“There was finger pointing at us from the States back then and it’s still going on now. We’ve allowed special interest groups to take control of our province and this country and we need to take that back. We need to fight, we need to fight here in Alberta, we need to fight across Canada, we need to fight internationally and not lay down.”

He took an aim at left-leaning governments in Alberta and federally on a number of occasions.
“There needs to be a realization in this province and in the country that we need a healthy private sector in order to have a healthy public sector. They don’t need to be at loggerheads like the leftists think.”

Since becoming the first to announce his candidacy for the new riding he’s been building support for his bid.

Guthrie used his extensive background in industry as a chemical engineer, small business operator and rancher to build his campaign. But that wasn’t enough.
“Back then when I was thinking about it I knew about the problems going on in small business, being a small business person and then when they instituted Bill 6, I was a former rancher, so I knew the issues with that. So you come at it with your own ideas from your history but one of the things I wanted to do was to get out to industry and business first and that’s what I did because I wanted to really have a good idea of what people are thinking in every sector, not just the areas that I know.”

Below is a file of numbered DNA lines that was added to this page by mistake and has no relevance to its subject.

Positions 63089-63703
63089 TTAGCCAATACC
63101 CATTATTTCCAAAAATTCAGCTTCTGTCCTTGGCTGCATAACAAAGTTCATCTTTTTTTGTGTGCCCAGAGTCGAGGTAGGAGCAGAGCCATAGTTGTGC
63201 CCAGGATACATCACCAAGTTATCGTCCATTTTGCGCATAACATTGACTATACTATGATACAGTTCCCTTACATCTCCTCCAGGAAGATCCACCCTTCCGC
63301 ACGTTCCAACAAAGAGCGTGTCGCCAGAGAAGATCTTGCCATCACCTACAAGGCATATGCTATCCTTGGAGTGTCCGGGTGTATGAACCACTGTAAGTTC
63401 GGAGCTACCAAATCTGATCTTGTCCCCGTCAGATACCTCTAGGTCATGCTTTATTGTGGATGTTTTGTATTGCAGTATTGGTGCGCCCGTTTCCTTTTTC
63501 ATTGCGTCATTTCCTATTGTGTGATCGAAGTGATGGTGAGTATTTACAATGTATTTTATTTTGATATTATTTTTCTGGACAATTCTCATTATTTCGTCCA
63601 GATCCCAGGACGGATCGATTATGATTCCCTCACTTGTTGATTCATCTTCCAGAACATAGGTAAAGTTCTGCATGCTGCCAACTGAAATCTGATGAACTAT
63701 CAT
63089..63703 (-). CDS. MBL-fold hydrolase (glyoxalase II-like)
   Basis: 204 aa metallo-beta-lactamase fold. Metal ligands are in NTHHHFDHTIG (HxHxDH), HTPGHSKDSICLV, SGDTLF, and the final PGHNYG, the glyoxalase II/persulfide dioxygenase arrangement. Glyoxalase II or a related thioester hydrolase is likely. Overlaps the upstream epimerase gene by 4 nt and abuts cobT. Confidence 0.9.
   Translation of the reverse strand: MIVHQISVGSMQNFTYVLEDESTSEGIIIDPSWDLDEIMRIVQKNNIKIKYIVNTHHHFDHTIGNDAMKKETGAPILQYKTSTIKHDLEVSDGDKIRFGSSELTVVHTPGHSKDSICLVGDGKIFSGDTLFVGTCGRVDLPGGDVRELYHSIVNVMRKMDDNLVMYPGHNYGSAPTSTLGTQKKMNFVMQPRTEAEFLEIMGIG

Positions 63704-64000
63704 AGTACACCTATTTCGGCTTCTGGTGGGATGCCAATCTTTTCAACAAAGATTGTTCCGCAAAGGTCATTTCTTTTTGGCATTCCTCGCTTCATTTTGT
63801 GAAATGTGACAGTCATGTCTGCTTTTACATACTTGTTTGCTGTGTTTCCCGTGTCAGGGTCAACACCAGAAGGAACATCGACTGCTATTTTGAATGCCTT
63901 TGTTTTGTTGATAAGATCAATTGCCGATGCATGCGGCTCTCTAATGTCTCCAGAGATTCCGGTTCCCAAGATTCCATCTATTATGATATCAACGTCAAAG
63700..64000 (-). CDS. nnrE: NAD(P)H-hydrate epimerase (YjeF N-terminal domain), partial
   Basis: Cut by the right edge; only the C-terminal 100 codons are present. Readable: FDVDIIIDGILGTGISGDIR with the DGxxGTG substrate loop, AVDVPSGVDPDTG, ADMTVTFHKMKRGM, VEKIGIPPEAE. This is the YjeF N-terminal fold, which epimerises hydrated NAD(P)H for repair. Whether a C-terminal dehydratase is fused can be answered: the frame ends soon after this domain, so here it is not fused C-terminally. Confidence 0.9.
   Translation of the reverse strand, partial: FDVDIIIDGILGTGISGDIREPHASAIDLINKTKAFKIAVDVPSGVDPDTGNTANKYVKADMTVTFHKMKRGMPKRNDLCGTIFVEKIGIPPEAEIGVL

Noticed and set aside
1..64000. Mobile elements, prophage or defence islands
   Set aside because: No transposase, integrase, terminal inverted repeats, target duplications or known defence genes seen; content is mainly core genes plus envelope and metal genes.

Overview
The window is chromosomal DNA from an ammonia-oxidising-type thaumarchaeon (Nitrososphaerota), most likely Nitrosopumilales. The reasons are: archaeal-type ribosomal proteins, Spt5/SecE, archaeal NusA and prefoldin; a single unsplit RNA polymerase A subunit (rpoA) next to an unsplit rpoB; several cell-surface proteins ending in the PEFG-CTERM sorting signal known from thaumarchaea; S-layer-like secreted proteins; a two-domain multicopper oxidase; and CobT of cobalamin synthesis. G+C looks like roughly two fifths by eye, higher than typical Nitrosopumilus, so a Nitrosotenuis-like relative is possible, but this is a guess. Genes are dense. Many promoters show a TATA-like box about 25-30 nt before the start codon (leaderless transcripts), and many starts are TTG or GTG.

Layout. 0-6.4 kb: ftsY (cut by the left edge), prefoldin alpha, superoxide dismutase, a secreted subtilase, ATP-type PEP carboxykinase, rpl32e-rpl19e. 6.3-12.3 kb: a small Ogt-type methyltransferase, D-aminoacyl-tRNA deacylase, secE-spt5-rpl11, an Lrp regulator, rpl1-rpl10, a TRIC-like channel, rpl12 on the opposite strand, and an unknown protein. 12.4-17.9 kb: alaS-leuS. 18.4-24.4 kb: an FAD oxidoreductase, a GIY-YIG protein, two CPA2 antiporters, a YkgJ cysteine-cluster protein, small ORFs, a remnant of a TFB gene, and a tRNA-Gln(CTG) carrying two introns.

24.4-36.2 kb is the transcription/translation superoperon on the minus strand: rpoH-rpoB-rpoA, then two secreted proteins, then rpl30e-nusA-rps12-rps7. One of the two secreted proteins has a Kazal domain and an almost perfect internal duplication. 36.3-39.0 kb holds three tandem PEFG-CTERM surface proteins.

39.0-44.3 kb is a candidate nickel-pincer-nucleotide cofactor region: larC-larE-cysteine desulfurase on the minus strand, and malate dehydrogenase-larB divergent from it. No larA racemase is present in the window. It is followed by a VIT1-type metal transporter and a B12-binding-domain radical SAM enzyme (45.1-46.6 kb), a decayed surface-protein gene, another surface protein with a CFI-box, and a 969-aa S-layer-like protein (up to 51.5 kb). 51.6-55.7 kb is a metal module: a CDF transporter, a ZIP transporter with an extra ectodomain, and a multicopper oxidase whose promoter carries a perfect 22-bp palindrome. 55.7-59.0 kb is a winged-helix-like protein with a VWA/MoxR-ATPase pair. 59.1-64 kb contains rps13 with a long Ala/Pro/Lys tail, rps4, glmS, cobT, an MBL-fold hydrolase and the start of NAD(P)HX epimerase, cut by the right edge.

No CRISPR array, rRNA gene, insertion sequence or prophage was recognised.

So far, he’s has knocked on the doors of 390 businesses in Cochrane and 90 in Airdrie to hear from business and industry. He’s been holding a steadily increasing number of meet and greets throughout the constituency and anticipates the nomination meeting will come in the fall.

“You need to get in front of people. People need to see you, they need to talk to you, they need to feel they can trust you and the only way that I feel I can do that is to have as many of these as I can.”
Guthrie says he’s always voted PC but by the end of their reign wasn’t happy with the direction being followed.

“I’ve always voted PC both provincially and federally, but I wasn’t happy with what I was seeing within the party and the party fracturing and then the top down mentality and corruption. They started to go off the rail with spending as well, which is not the formula.”
When the NDP government was elected he decided he would put his name forward.
“Once the NDP got in, I knew the situation we would be in facing because I use to live in B.C. so I knew the kind of corruption and spending. I knew how they operate.”

In addition to meeting with constituents, Guthrie is releasing a video every two weeks on his Facebook page and web page to give opinions on various topics.

During the meet and greet, Guthrie and his wife Tracy raised funds for the families of the Humboldt Broncos. People attending donated a total of $285 and the couple matched it to donate a total of $570.

Cochrane’s Morgan Nagel has also declared his candidacy for the UCP nomination.